labonnes at csc.albany.edu
Thu Dec 22 11:55:33 EST 1994
In article <3dc4pe$lg1 at mcmail.cis.McMaster.CA>,
G. Brian Golding <golding at mcmail.cis.mcmaster.ca> wrote:
>Dr. LaBonne has written ...
> And why should we choose to believe _that_, when there are many
> sequences that _do_ support the Iwabe et al. rooting?
> [demonstrating a relationship between the eukaryotes and the
> archaebacteria] Allow me to refer you also to the Doolittle and
> Brown symposium paper (PNAS 91: 6721-28, 1994).
>(the phrase in square brackets is our addition).
>Well ..., we don't want to contradict clear data that have been well
>established. So any hypothesis that explains the HSP70 data must not
>contradict this data. How is this possible?
>As we tried to explain in our paper (obviously unsuccessfully), there
>is a hypothesis which permits both. This hypothesis, which was
>originally proposed by Professor W.Zillig (Current. Opin. Gent. Devel.
>1:544-551, 1991) suggested that the eukaryotic cell nucleus is derived
>by superimposition or a combination of an archaebacterial and a
>eubacterial genome. By selection of some genes from the archaebacteria
>to continue in the eukaryotic lineage - you would arrive at one tree;
>by selection of some genes from the eubacteria to continue in the
>eukaryotic lineage - you would arrive at another tree. The HSP70 data
>suggests that the eubacteria was a gram negative bacteria and Dr. Jim
>Lake's results suggests the archaebacteria was perhaps an eoocyte.
Well, a less strong, and less glamorous way to put this is simply to
note that horizontal gene transfer is frequent in prokaryotes, and
that one would thus expect to see a number of gene trees which are
apparently inconsistent with the true organismal tree. It seems to
me premature to claim that the mixing is _so_ thorough that talk
of a chimera is appropriate. Perhaps soon there will be sufficient
data to evaluate this hypothesis more thoroughly, but the time is
>Dr. LaBonne continues ...
> None of the possible universal trees can be refuted by a single
> gene phylogeny; if such a procedure were accepted we would have to
> conclude that they have _all_ been falsified. What then- special
>We do not advocate special creation. Dr. Gogarten kindly provided a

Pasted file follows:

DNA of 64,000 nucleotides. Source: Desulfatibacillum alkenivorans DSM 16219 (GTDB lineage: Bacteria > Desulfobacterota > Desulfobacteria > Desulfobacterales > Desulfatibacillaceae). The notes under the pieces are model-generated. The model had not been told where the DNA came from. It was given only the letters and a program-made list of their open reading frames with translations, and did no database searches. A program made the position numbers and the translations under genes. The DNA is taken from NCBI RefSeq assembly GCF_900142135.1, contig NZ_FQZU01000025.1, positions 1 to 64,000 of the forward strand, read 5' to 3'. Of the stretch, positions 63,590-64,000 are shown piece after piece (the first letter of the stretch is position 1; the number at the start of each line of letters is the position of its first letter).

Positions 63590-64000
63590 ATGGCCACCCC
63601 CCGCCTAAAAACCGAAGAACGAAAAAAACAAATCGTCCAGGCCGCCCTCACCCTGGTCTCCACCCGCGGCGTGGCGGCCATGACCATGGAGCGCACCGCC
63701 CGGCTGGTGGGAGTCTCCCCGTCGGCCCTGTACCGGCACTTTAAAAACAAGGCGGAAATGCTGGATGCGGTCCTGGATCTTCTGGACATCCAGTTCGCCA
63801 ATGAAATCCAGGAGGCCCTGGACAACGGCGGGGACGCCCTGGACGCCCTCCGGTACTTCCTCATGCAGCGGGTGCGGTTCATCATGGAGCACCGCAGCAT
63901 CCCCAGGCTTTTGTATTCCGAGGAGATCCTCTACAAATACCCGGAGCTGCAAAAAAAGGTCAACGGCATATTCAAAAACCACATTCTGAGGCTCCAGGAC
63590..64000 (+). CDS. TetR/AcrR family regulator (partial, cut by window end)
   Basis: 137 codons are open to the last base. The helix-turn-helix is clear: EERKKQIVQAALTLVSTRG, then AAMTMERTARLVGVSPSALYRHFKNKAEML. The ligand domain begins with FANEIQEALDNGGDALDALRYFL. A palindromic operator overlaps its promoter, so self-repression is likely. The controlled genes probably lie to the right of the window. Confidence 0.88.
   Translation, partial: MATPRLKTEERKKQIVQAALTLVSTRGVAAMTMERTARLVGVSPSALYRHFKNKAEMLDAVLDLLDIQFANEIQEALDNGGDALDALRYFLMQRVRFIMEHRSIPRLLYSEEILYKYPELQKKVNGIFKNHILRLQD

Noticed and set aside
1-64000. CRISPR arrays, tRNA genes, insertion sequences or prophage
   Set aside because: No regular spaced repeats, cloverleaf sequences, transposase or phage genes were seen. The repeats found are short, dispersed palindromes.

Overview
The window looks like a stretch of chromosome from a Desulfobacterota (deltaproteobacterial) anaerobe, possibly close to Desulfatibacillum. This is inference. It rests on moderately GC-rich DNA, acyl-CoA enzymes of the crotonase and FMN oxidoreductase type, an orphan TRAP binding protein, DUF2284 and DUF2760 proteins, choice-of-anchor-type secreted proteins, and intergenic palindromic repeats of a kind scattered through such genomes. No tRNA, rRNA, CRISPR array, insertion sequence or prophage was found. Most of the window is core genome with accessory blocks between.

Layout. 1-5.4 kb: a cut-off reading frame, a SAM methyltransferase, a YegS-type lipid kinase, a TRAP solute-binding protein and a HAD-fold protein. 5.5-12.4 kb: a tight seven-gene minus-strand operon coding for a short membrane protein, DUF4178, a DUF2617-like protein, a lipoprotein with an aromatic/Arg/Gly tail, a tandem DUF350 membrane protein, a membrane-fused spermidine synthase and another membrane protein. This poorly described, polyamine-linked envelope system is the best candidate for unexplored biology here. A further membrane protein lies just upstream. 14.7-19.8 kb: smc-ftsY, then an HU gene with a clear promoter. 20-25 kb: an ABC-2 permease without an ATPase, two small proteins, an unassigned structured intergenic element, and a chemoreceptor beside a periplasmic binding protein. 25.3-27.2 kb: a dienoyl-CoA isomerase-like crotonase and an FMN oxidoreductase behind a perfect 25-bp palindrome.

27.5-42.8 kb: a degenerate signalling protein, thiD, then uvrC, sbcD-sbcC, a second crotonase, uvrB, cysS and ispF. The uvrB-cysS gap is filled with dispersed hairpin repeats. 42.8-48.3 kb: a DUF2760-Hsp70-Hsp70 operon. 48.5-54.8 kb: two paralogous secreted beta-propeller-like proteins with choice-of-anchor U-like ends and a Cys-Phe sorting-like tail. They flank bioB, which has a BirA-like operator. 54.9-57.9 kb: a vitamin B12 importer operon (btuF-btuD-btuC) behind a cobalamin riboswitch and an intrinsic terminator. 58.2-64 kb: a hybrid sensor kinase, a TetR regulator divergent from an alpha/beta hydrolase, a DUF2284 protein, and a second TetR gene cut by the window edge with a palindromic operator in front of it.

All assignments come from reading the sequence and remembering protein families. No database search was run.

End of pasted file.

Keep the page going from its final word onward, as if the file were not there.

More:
>list of other genes which also show this relationship. His list from a
>previous post can be summarized with shortened references as ...
[list deleted] Yes, just as I said: there have been claims of sequence
sets that support _each_ of the possible relationships; I have already
given a reference that contains such a list. Perhaps I am just
suffering from a molecular biologist's bias, but I am strongly
impessed by the now well-established fact that the eukaryotic
transription machinery has essentially been carried over bodily from
the archaea. Together with the fact that DNA polymerase is one of the
genes that firmly support the archaea-eukarya relationship, this means
that the basic genetic apparatus of eukaryotic muclei is entirely of
archaeal origin. With a fairly short list of genes supporting the
gram negative- eukaryotic relationship, it seems to me (a plain old
molecular biologist and outsider to this field, who thus has no ax to
grind) that talk of chimeras is rather premature in the current state
of the data. What I see at this time is strong support, not yet
amounting to proof, that the eukaryotic nuclear lineage is essentially
of archaeal origins, with a significant minority of genes that seem
to have been acquired from the bacterial lineage via horizontal
transfer. Of course, the difference between this and the interpretation
you present is essentially one of nuance.
Steve LaBonne *********************** (labonnes at csc.albany.edu)
"It can never be satisfied, the mind, never." - Wallace Stevens
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